Musical Rooms

April 3, 2009

50 Best Irish music acts right now (who contributed to Musical Rooms)

davidholmesMyself and three Ticket colleagues (Jim Carroll, Tony Clayton Lea and Lauren Murphy) were each recently asked to compile a list of the ’50 Best Irish music acts right now’. As expected there’s lots of debate about it over on Jim Carroll’s blog. There were lots of bands I voted for that aren’t on the list, and some I didn’t vote for that made the final 50. Either way, it’s great to see a light shined on so many bands and the list proves that Irish music is in a fairly robust health. Well done to David Holmes for bagging the No. 1 slot.

Here’s a list of those included in the Top 50 who have contributed to Musical Rooms so far. Watch out for upcoming contributions from Spook of the Thirteenth Lock, Ann Scott and Dark Room Notes.

(49) David Turpin
(46) Mick Flannery
(38) The Jimmy Cake
(29) Julie Feeney
(23) Messiah J &The Expert
(20) Oppenheimer
(19) Chequerboard
(13) RSAG
(8) Adrian Crowley
(6) Villagers
(5) Lisa Hannigan
(4) Fight Like Apes
(2) Jape

April 1, 2008

Musical Rooms Part 20: David Turpin

Filed under: Interviews,Music,Musical Rooms Series — by Sinéad Gleeson @ 10:53 am


“My music begins with me alone in my bedroom. It’s a square room in a high-ceilinged Victorian house. I work on a computer at a pine desk, programming and arranging until my fingers freeze (there’s no heating). When I’m not at the desk I lie on the floor, or I perch in an old cradle full of stuffed animals. I’ve spent a long time trying to find a way to neatly compact all the books and records I keep for inspiration and, occasionally, distraction. I’ve had to make peace with the fact that I will never attain perfect alphabetical order.

For a while I pinned a lot of my own drawings and paintings to the walls, but it started to feel like the inside of a maniac’s washing machine, so I stored them away. I keep one painting at a time out, propped between the window frame and a bookshelf – I rotate them depending on what type of song I’m working on.

One of the posters on the wall is for The Rocky Horror Picture Show, which has been special to me since my early teens – though I’ve never been to a midnight screening. The Rocky… is a musical masterpiece, and a very misunderstood film. It’s just about a single gentleman trying to live his life. He’s a transvestite from outer space, but that’s okay.

Nowadays I compose songs directly onto the computer rather than on the piano, so I don’t really depend on an instrument. The most important things in the room are my stacks of crammed old notebooks, and all the images and objects I’ve collected over my life. I can’t pick anything out as particularly influential, but I leach inspiration from a lot of sources. Generally, I fixate on a couple of things at a time and then move on. In a purely pragmatic sense, I suppose the computer is the most important thing in the room, since everything gets drawn together in there. I’d rather say the headphones, though, because they let me keep everything secret.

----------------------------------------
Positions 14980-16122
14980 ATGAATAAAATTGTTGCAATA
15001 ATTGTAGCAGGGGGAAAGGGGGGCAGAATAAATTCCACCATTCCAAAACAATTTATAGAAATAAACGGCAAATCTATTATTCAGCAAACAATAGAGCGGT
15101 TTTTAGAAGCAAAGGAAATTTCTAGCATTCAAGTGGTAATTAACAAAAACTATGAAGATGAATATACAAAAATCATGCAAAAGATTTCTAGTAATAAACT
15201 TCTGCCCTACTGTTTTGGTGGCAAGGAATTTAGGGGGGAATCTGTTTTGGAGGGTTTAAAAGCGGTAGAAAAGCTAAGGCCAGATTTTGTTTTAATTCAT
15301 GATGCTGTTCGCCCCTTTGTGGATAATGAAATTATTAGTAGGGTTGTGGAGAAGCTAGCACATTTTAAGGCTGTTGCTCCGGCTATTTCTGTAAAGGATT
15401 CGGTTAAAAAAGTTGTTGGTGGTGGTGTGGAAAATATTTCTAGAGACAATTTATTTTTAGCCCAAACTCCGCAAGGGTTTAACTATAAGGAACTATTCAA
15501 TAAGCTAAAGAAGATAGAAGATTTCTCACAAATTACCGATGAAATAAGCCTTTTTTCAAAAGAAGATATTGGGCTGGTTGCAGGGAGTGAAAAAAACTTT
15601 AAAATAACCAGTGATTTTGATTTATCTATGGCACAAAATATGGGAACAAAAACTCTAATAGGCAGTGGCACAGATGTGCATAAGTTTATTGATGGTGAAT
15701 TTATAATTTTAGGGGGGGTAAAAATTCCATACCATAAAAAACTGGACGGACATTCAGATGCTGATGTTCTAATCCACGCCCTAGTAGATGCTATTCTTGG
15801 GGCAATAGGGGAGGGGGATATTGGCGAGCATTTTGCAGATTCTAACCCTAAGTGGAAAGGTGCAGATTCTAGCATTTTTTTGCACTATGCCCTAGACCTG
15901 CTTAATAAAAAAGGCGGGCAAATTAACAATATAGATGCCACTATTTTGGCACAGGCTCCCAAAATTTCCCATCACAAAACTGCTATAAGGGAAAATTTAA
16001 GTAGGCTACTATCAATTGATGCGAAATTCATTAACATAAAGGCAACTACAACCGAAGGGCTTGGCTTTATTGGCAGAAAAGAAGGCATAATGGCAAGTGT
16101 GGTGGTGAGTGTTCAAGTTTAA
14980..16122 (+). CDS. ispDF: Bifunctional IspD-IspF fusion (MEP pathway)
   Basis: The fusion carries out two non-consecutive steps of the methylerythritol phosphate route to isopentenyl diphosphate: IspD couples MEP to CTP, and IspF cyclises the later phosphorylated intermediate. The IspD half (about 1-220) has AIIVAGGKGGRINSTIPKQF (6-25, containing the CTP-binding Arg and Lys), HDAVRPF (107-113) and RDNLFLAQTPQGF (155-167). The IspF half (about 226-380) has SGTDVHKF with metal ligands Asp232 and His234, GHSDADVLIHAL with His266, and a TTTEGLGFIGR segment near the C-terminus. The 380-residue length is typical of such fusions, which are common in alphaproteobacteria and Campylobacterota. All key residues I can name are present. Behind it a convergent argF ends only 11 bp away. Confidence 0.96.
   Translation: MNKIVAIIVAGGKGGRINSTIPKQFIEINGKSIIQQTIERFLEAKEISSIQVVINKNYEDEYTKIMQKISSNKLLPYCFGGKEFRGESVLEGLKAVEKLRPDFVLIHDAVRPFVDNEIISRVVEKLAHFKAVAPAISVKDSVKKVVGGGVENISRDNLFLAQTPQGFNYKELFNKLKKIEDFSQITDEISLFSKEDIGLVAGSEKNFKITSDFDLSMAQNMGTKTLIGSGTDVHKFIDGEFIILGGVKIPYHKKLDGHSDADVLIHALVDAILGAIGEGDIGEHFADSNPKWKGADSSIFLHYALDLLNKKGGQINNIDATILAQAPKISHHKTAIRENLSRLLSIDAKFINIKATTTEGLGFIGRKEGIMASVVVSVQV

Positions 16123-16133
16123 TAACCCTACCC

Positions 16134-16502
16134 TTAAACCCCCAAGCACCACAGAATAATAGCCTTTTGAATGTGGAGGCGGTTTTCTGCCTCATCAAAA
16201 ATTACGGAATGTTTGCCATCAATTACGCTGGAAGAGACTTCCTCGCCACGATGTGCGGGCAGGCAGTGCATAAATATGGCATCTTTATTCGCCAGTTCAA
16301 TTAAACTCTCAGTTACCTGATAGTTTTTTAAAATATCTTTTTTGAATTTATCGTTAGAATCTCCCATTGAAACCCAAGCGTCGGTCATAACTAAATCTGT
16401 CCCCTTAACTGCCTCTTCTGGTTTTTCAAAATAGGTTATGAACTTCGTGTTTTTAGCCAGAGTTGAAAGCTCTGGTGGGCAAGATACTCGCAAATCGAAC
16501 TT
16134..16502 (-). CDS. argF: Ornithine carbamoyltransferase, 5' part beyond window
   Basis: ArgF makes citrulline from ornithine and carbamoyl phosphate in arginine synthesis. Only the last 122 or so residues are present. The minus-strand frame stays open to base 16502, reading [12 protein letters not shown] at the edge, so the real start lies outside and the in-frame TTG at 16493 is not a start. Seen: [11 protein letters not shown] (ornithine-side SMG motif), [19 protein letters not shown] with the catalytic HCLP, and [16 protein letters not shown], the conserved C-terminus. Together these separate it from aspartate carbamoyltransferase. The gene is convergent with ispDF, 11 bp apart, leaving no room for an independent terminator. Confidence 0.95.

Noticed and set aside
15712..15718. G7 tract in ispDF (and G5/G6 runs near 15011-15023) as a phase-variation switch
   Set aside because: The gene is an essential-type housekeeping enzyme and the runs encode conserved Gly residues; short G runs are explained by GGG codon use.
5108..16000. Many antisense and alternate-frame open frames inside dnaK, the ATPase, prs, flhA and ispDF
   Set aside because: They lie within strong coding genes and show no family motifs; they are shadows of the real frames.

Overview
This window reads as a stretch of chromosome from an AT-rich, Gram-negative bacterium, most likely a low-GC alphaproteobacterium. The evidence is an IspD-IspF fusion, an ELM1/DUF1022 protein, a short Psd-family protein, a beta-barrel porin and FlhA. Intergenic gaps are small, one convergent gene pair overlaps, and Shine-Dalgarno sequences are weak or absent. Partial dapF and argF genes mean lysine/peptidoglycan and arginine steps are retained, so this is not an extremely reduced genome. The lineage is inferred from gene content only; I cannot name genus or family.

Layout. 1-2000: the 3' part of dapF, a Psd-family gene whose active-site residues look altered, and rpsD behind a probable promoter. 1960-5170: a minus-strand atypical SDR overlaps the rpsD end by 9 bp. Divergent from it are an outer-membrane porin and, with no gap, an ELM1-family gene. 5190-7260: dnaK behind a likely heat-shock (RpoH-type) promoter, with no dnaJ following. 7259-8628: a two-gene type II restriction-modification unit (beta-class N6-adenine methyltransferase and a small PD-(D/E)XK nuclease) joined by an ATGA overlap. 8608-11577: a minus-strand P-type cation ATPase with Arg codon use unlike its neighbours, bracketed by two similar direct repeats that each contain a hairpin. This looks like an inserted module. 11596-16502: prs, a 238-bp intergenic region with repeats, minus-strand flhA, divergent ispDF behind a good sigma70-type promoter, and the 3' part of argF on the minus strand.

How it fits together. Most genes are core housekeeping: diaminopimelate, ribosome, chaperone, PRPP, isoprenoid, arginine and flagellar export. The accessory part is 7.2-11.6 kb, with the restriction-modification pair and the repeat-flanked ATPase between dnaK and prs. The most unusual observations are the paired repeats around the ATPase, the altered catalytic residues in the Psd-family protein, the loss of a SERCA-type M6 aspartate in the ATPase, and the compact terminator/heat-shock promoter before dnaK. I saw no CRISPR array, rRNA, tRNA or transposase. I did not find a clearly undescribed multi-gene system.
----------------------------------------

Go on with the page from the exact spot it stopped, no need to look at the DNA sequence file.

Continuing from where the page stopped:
The backbone of all my work – music, writing, drawing – gets made in the room, so I spend as much time there as I can. Sometimes I like to go out to the woods or to the coastline to gather ideas to bring back. So the room is my headquarters, and I make field trips.

I try to work myself as hard as possible. I can’t really schedule when the good ideas will come – but even if I’m having a dry afternoon, there are always little technical things to sew up. Often spending a day focusing on the technicalities of a song clears the way for more abstract ideas to start coming.

Making the overriding structure of a song alone is what comes most naturally to me. I work on the skeleton for ages and then I collaborate with other people to put some flesh on it. I prefer to record vocals and live instruments in a studio setting, but I try to have a very clear, concise sense of where a song needs to go first, so that I don’t disgrace myself by spouting gibberish when I take in to show others.

A lot of the songs I write are about (not necessarily negative) kinds of isolation, like introversion, reclusion, or imagination, so I thrive on a sense of secrecy. When people visit while I’m working on a song at home I often don’t hear them because I always use headphones. When I realize I’ve been caught I feel like I do when I’ve been talking to myself on the bus and looked up to see two schoolboys pointing at me and mouthing the word “nutcase”.

The way I feel about the room depends on how whatever I’m working on is going. Sometimes it’s a wonderful enchanted hermitage – other times I wish it would all fall in on top of me like the House of Usher. I’m always glad of the twelve-pane window, though. I can just about see the seaside from it. And I’m grateful that there’s enough floor-space to lie down on now. There hasn’t always been.”

David Turpin’s album The Sweet Used-To-Be is released in Ireland on April 4th, 2008, through Kabinet. Writing in The Irish Independent, Nick Kelly recently said it “already sounds like one of the albums of the year”. David launches the album with a gig on Thursday April 10th in the Sugar Club (where he will also play a full show on April 16th). He plays the Sunday Roast in Thomas Read’s this Sunday, April 6th. For more information, gig dates and tracks, visit Visit or

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